- you solicit someone else to do so.
Lewd conduct is defined as touching your private parts or the private parts of another when you do so:
- for the purpose of sexual gratification, or
- to annoy or offend someone else.
Private parts consist of:
- the genitals,
- the buttocks, or
- a female breast.
The crime of Lewd Conduct is broad and actually includes any type of sex act, as long as it takes place in a public location, in a place open to the public, or exposed to public view, and the person or persons engaging in the sexual act, knew or reasonably should have known that someone was watching or was present and would be offended by the act.
Because of the broad interpretation of Lewd Conduct, many different acts may bring about charges by prosecutors as potentially satisfying the elements this crime. Therefore, everything from having sex in a public area, such as a park, public bathroom, parking lot, or restaurant, or even in a private structure with an owner's permission can be considered as grounds for a Lewd Conduct charge. Additionally, soliciting another person to engage in lewd conduct can also be grounds for a Lewd Conduct charge. It is important to note that as the law stands today, a conviction for the crime of Lewd Conduct will not require a defendant to register as a sex offender.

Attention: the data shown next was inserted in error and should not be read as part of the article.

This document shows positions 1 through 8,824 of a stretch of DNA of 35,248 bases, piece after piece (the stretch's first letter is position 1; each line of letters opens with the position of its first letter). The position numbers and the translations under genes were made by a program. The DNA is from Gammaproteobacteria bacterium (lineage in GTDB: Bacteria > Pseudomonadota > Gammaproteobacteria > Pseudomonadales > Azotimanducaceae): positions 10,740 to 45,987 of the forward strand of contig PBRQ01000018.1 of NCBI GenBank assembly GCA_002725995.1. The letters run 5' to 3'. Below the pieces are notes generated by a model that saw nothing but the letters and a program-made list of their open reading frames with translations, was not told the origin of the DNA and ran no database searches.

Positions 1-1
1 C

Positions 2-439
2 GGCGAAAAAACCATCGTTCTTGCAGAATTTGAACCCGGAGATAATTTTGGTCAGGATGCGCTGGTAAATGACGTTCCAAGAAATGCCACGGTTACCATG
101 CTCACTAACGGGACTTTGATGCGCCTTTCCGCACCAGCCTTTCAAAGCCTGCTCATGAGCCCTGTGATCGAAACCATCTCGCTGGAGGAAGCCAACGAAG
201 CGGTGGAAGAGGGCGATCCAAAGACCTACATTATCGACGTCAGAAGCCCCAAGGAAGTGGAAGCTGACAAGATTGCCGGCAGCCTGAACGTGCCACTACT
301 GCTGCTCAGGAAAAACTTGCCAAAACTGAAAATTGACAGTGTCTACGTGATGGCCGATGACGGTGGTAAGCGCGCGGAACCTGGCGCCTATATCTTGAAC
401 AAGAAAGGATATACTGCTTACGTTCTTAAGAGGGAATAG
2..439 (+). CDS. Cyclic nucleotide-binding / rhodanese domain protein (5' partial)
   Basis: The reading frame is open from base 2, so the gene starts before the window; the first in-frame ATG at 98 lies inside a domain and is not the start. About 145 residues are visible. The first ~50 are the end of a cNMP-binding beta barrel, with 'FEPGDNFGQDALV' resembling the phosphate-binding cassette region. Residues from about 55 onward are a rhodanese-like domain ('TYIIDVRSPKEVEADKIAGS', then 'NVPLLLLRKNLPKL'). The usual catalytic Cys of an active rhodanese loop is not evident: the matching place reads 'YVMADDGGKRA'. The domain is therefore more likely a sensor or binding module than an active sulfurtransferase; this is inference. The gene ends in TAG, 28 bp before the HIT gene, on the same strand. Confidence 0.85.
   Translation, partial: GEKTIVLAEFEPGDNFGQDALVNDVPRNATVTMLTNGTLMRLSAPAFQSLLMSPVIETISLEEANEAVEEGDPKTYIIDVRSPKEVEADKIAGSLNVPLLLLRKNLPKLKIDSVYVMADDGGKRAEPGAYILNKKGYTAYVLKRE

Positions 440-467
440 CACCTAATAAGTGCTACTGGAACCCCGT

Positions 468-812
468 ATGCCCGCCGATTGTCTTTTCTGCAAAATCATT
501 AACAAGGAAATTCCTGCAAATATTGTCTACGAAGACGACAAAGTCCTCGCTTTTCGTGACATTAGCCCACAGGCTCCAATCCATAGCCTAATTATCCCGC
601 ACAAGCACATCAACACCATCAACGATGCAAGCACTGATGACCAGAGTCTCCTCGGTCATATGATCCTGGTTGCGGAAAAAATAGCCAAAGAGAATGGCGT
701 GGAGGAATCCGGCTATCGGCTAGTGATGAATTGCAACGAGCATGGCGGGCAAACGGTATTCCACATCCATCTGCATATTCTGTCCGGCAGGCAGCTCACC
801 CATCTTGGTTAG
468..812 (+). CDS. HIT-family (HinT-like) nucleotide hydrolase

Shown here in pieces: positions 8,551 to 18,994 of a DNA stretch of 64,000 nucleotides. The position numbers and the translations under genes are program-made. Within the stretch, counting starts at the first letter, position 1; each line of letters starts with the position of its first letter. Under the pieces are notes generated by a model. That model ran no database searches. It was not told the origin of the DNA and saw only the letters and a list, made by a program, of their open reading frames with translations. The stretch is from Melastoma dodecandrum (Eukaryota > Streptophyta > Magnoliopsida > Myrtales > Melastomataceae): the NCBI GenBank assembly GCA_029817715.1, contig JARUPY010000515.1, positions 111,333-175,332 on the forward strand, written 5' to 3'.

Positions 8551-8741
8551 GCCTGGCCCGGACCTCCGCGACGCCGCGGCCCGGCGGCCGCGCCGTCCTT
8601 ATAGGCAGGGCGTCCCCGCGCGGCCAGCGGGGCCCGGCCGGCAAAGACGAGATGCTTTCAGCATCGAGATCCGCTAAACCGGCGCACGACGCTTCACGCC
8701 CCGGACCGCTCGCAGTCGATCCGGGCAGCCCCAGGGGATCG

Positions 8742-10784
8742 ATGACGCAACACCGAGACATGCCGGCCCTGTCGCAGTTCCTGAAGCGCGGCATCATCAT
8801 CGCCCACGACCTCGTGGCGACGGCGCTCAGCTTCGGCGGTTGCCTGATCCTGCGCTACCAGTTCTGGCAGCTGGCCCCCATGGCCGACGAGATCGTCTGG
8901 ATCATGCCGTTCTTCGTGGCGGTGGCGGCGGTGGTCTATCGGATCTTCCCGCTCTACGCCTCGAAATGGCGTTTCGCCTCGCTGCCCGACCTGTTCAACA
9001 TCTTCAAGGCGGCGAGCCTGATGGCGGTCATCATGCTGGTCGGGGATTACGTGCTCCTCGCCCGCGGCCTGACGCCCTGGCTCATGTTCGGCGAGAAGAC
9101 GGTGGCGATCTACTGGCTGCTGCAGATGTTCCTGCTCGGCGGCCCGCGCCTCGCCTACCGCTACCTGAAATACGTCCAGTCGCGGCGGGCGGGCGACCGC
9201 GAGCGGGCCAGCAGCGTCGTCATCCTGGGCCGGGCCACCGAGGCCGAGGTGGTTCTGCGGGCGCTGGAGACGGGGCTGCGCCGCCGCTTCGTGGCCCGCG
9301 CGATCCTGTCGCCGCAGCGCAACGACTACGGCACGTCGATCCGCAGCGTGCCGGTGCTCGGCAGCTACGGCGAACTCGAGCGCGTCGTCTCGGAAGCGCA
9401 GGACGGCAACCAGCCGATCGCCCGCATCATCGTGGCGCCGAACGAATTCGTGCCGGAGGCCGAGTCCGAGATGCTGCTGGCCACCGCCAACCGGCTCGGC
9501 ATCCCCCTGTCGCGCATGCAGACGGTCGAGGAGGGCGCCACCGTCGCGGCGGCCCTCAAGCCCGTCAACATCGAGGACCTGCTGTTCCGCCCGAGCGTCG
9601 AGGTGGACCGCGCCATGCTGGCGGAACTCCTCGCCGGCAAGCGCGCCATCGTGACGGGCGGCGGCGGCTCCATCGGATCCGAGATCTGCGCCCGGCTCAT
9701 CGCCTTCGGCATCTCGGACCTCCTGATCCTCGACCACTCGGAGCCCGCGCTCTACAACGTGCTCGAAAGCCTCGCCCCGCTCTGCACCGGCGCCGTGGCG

Penalties for Lewd Acts in Public:
A conviction of Penal Code Section 647(a) is punishable as a misdemeanor by up to 6 months in county jail and/or a $1000 fine. No registration as a sex offender is required at this time.
Defenses to a Charge of 647(a) Lewd Conduct: